It is not often that you see a piece of work bombed by the artist who originated it, but here we have just such an example from Rezwonk. The original piece in Moon Street survived intact for quite a while before it got a bit tagged, but it seems that Rezwonk decided to go the whole hog with this throw up.
It would appear that Rezwonk has quite a spectrum of styles in his work from tags, which are dotted all around Bristol, to characters, such as his big bird, to burners like these to high-end graphic design pieces. A versatile artist.
I have seen this particular ‘REZER’ burner in a number of places including The Bearpit. I think that Rezwonk must have goner on a bit of a spree. All good.
I am really enjoying the work of Panskaribas at the moment and luckily for me it is popping up all over the place. His pieces add to the already remarkable spectrum of styles that we are privileged to witness in Bristol.
This one in The Bearpit exemplifies his cubist doodle approach. I’d like to think his work has been influenced by Picasso, Matisse and the like, but it might simply be utterly original. Whatever it is I love it. Right, I’m off to hit the slopes… see ya.
With the incredible weather we have had recently in Bristol, there has been a massive turnover of street art, so what the hell am I doing delving through my archive pictures rather than posting current street/graffiti art? I think that it tends to happen when I am looking for something specific and then stumble upon things that I have squirreled away. Anyhow, I saw this and just had to post it. It is a winter piece (obviously from the subject) by John D’oh.
The stencil depicts the snowman from Disney’s Frozen, and makes a pun on the name with one of the characters (Olaf = a laugh), but then draws in the incredibly serious matter of climate change. This is a skillful way of blending art, humour and the biggest issue of our time in a typically John D’oh way. I love this piece and am happy that I have now at last liberated it.
Street art is a mysterious beast and manages to catch me out consistently. I don’t know how long Panskaribas has been spraying in Bristol, but having not been aware of his work only a few months ago, I now seem to come across it on a really regular basis. Either there has been a mental block or gap on my part, or Panskaribas has only recently moved to Bristol or started spraying walls.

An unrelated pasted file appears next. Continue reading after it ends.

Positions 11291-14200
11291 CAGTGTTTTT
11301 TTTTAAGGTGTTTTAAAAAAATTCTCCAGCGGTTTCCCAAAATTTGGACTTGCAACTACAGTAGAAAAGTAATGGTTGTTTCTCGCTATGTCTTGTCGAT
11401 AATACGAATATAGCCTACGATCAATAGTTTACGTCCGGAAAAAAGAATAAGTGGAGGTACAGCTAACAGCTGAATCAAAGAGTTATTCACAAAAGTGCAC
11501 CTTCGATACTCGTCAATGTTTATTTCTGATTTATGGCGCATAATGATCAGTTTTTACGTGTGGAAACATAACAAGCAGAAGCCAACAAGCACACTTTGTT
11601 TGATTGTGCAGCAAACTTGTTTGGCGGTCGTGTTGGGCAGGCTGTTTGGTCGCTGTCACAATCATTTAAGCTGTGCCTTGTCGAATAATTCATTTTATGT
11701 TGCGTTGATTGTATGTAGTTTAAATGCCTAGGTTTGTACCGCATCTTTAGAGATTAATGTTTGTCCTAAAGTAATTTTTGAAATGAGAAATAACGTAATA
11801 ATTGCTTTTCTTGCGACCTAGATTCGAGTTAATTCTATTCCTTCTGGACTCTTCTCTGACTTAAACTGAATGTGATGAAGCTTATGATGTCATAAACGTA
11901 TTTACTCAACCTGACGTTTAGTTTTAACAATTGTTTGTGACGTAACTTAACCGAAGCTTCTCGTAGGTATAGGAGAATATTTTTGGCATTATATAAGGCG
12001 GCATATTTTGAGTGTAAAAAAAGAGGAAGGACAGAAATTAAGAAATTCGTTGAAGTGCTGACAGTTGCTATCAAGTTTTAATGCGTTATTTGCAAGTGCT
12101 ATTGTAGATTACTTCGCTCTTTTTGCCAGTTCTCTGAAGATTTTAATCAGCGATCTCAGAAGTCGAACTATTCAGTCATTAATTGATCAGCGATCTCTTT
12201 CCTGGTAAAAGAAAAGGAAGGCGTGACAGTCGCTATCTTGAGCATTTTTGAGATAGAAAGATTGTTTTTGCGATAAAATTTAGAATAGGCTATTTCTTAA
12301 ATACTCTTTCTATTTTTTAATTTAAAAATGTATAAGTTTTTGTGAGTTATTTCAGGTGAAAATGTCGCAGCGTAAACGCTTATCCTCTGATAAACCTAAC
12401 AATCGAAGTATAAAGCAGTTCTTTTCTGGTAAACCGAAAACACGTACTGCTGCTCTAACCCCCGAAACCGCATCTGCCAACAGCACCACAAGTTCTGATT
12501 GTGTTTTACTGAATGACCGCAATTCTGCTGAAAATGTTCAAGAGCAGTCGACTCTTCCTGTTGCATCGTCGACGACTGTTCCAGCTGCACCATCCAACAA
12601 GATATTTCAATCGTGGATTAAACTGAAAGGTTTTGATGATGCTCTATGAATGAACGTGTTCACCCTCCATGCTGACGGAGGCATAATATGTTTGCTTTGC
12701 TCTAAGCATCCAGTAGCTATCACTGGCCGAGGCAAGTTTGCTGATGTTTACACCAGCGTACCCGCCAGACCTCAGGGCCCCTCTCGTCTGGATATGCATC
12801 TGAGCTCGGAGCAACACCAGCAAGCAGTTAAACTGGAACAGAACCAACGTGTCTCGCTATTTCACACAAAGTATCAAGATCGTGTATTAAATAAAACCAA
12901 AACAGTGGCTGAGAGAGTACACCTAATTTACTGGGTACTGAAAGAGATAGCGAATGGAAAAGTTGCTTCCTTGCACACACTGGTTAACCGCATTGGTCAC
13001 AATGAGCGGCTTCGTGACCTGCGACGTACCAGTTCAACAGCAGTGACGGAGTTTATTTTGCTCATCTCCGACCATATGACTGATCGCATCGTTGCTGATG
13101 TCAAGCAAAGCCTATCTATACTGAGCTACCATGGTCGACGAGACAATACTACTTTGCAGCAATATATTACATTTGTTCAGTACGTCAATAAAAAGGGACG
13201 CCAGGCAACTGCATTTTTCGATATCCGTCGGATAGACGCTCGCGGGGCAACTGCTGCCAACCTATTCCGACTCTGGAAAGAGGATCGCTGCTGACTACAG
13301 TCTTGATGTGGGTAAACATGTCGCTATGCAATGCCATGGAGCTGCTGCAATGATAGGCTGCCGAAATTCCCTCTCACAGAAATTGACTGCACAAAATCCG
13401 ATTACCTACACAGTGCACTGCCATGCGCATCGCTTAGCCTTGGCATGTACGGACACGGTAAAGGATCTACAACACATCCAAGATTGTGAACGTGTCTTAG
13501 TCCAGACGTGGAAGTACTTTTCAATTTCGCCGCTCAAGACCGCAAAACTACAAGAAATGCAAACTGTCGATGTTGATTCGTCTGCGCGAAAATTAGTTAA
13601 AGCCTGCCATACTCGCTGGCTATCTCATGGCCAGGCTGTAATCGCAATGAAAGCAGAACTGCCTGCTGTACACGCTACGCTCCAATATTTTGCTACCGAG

Whatever the reason for this heightened presence of Panskaribas, in my view, it is a good thing. I like his characters with faces sketched out in a cartoon doodle style. There is a simplicity to his work that is oddly sophisticated and I am looking forward to learning more.
Between Mr Draws and Object… The Bearpit is just about keeping alive, although I did notice some Panskaribas pieces on my way into work earlier this week (to follow). This is a quick one from Mr Draws and draws (no pun intended) on his staple decorated lettering.
The colours and patterns make this writing easy on the eye, but it is not to everyone’s taste, and sometimes those who like to sit in judgement on such things can be a bit rude about his work. I’ll have none of it. He brightens up our streets and has no pretensions at all. Perhaps some would prefer clinical fine art, commissioned and safe, but that does not pick up on the diversity and full spectrum of the discipline.
Fingers emerging out of clouds set on a blue background with pink spots. Unmistakably a piece by Object… but what is different about this is the gentleness of it and the pink spots are something I’ve not seen him use before.
I love the passion and often rage in Object…’s pieces but every once in a while it is great to see something that is perhaps more subtle. I’m not too sure what the story is here, or why one of the fingers appears to be pushing the crown down, but there is a story. Also I rather like the broken nail by way of observation. This bit of wall is a devil to photograph, but thankfully I was there on an overcast day and so the shadows were not too much of a problem. Nice piece.
It has become a rare thing indeed to find much new work in The Bearpit, which is why finding this lovely piece by Skor85 was such a nice surprise. I’m afraid the quote is a little lost on me, but it feels like there is an interesting story behind this piece.
Skip forward about fifteen minutes and I have found some stuff on the Interweb that probably explains the background to the piece, and it would seem to be linked to an art project by Pierre Huyghe and Philippe Parreno.
I am pleased that I had spotted a Manga connection and was going to comment on it, but feel a little fraudulent writing about it, knowing that I have been able to confirm my hunch subsequently. I love Skor85’s work which nearly always has a dream like narrative to it. It has been a long time since I have seen anything by her.